07-21-2010, 02:44 PM
Pardon my ignorance; Could you please clarify my below doubts.
1. The Hello World program uses a getBytes procedure which takes java string object as input and returns an array of
bytes; however the prototype for getBytes doesnt have any parameter attached to its prototyp in spairjava?? If we are passing a parameter it must be in the prototype right?
displayBytes = String_getBytes(airString);
D PR 65535A varying
2. SVAIRJAVA has a main procedure ( I thought service programs wont have main procedures but only Subprocedures ) . When and How we are going to use it ? (I mean its clear to me that we are going to set the classpath using it and start the jvm but from where we will call this main procedure)?
My doubt is the code shown on page 114 is not inside a subprocedure body, then if we put it into a service program its never going to be executed right?
Could you please clarify...
Thanks in advance, many congrats for this revolutionary book!!!!!
07-21-2010, 03:31 PM
I would be glad to help clarify your doubts.
1) For the getBytes Method of the String class, you will be retrieving the state of the object that is being referenced. So, the value that you are looking for is saved within the object and you are asking to get it out. Let me refer to the hello world example:
D airString S like(jString)
D displayBytes S 52A
JNIEnv_p = getJNIEnv();
airString = new_String('Hello World');
displayBytes = String_getBytes(airString);
*inlr = *ON;
airString is a reference to the new String object that is created. The call to new_string will create the new String object and it will initialize it's internal value to be what is passed in as the parameter, which in this case is 'Hello World'. So, now you have a "pointer" to a memory location that has the structure of a String class. You don't know all of the internal mechanics of what is inside the String class, but you don't need to care. All you know is that the 'Hello World' String is contained inside, along with some other stuff.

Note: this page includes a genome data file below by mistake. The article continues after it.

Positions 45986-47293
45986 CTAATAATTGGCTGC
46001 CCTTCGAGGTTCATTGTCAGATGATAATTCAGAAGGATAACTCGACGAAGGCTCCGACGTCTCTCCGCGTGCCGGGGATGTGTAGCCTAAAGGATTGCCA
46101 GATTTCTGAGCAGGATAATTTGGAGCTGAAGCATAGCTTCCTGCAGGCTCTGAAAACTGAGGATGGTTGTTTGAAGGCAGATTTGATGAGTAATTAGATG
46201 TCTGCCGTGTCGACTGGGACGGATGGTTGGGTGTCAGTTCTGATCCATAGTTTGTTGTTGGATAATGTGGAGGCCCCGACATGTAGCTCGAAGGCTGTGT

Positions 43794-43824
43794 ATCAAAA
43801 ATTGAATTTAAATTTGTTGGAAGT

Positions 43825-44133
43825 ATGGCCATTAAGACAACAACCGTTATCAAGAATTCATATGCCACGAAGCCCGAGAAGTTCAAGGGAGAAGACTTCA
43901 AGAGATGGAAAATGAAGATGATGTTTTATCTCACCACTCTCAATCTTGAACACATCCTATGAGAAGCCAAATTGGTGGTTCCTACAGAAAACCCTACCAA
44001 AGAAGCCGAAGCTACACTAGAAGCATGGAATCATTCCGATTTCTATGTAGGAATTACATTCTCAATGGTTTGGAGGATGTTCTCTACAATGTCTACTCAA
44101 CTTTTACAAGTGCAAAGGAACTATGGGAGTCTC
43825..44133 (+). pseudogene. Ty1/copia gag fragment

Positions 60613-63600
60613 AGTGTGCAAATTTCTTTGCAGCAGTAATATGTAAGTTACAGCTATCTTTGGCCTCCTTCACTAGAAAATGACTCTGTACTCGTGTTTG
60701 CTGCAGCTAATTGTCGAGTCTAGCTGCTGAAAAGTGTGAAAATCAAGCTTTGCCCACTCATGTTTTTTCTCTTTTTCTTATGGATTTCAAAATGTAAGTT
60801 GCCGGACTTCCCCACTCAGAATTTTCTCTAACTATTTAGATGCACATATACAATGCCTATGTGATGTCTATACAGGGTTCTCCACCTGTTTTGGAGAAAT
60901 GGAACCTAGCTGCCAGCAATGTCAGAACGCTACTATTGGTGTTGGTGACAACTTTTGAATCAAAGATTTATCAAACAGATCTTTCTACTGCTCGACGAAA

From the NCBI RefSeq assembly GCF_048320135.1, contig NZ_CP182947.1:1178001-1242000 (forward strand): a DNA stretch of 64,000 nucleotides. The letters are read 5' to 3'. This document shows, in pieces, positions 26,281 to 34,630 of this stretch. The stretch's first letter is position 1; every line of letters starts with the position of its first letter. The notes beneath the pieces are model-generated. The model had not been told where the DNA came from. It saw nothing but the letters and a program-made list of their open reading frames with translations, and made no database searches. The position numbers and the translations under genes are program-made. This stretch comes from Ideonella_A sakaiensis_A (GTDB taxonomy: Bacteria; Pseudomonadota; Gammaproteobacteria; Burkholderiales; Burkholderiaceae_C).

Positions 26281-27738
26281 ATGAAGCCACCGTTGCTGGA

The String_getBytes prototype has a reference to the 'java.lang.String' class, so it knows all of the internal components of the class and what the interface looks like to the class. the next parameter of the extproc prototype :'getBytes' tells it what method you want to call from the String class. This method 'getBytes' knows that you are looking to get that string of bytes back out. So, all you need to do is pass in the instance of the class that you are working with and it will pull out the bytes that were passed in when the object was created. So, String_getBytes(airString) will call the getBytes method on the instance of the class that is passed in 'airString'
To put it another way, suppose you have a lot of active users on your system and you know they all have job logs and all of their job logs will look differently. You know that you could call the DSPJOBLOG on each of the jobs, it uses the exact same command; just like getBytes is for String, so each job has it's own instance. All you have to do is specify which job name, user and job number to identify the instance that you are interested in and it will give you back the job log, which is like the state of the instance of the object (Passing the String Object). I hope that wasn't confusing, I'm trying to map over the concepts for you.
2) Yes, the service program has a main procedure. I do not believe that will supported in the future, which is a recent modification. But, there is a reason why I did that. I try to keep all of my procedures as encapsulated as possible without referencing global variables in the procedures of the service program unless neccessary. So, my intention was to have all of the global variable initialization done within the main method to use it for that specific purpose. It could just as easily be made into a subprocedure that could be called from the main program.
To call it, I put a prototype in SPAIRJAVA
D PR extProc('SVAIRJAVA')
And in your main program, you could call it like this:
This would call your main procedure.
I usually call the main procedure of the service program right at the beginning of the main program that will be using it, so that everything is initialized and ready to go. If you do not explicitly call it from you main program, then it wouldn't be executed.
So, besides the Java classpath and reusing existing JVMs, when else would I use it? Typically it would be for overriding and opening files. I frequently create main procedures in service programs when I have files defined in the F specs that I would be using throughout the service program. For multi member physical files I may not want to override and open and close the file with each call to a procedure, so I would override and open it once in the call to the main procedure and reuse the file in the procedures. But, you could also just create a subprocedure to do this as well, this is just one technique that I use and could easily be eliminated.
I hope this answers your questions and that you enjoyed the video tour today.
Thanks for your questions!
07-22-2010, 04:14 AM
Thank you Tom. Your answers are as awesome as your Book!! :-)
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